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Nyika Vanhu: The Land is the People: An Examination of Natural Resource Management in Zimbabwe's Communal Lands

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Type: Conference Paper
Author: Latham, C. J. K.
Conference: The Commons in an Age of Globalisation, the Ninth Biennial Conference of the International Association for the Study of Common Property
Location: Victoria Falls, Zimbabwe
Conf. Date: June 17-21, 2002
Date: 2002
URI: https://hdl.handle.net/10535/921
Sector: Land Tenure & Use
Social Organization
Region: Africa
Subject(s): IASC
common pool resources
land tenure and use
indigenous institutions
customary law
traditional resource management
local knowledge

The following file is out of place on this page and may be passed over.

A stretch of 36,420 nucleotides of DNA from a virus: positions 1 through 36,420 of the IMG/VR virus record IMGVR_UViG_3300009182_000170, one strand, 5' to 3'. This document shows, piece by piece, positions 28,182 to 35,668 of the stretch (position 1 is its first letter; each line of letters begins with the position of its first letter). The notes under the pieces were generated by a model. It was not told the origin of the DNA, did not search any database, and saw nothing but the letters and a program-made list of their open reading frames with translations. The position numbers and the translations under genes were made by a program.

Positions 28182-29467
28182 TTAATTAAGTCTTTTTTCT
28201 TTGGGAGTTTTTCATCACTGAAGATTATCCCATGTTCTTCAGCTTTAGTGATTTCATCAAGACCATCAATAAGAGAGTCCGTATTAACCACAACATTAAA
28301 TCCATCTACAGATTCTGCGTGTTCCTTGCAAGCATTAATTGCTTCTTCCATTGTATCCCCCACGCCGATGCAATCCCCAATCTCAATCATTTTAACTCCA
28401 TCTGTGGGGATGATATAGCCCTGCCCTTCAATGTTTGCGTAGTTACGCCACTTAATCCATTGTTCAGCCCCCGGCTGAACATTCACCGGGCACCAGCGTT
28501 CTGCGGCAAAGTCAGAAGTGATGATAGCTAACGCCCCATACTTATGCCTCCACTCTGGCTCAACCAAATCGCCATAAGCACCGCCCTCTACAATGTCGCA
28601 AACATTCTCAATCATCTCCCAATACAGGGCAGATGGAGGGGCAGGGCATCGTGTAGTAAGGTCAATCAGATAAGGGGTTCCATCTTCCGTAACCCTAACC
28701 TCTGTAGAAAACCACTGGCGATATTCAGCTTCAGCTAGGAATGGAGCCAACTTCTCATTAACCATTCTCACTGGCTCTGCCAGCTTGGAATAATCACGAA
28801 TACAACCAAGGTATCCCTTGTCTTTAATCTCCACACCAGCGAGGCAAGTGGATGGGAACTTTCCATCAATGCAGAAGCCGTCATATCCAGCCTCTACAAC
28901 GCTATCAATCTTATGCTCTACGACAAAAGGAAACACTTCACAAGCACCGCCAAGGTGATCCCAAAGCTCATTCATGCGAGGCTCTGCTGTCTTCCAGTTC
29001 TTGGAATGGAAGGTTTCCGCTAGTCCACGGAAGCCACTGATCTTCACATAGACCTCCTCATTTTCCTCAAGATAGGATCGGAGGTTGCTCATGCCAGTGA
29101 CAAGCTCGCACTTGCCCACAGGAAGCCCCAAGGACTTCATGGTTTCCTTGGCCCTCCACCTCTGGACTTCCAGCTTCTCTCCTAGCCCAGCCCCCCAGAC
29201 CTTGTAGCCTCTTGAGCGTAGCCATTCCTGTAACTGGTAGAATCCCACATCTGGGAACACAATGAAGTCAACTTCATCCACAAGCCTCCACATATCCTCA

Abstract: "What I have been suggesting in this paper may incline the reader to the view that I am adopting the role of hagiographer of the traditional 'Little Society' and presenting it as an homogenous and harmonious group of equals. Far from it. The little society is as diverse and divergent as the larger world of which it is a part. What I am trying to emphasise, however, is that at local level the institutional arrangements of local traditional governance are what regulate society; that at local level it is local knowledge that is generally best equipped to deal with complexity and surprise and that as social scientists and practitioners we would be sensible to recognise the strength and elasticity of local institutions as the best instruments to manage and develop their resources in a manner most likely to be sustainable. To do this devolution of power to appropriate levels is imperative. By the nature of their institutionalised devolution of power, through nested levels of spatial and jurisdictional authority, the indigenous system of governance provides for systematic devolution and creates an environment for bottom-up accountability: 'ishe vanhu, vanhu ndshe.' The paradoxical reason for failure of CPR management of resources lies in the reluctance or inability of central government structures to devolve power to appropriate levels of management. The problem is that this requires also a shift of real decision-making powers from the national to the regional levels. National power groups normally, however, strongly resist giving up power once they have acquired it. (Stohr B and Taylor D, 1981; 471)."

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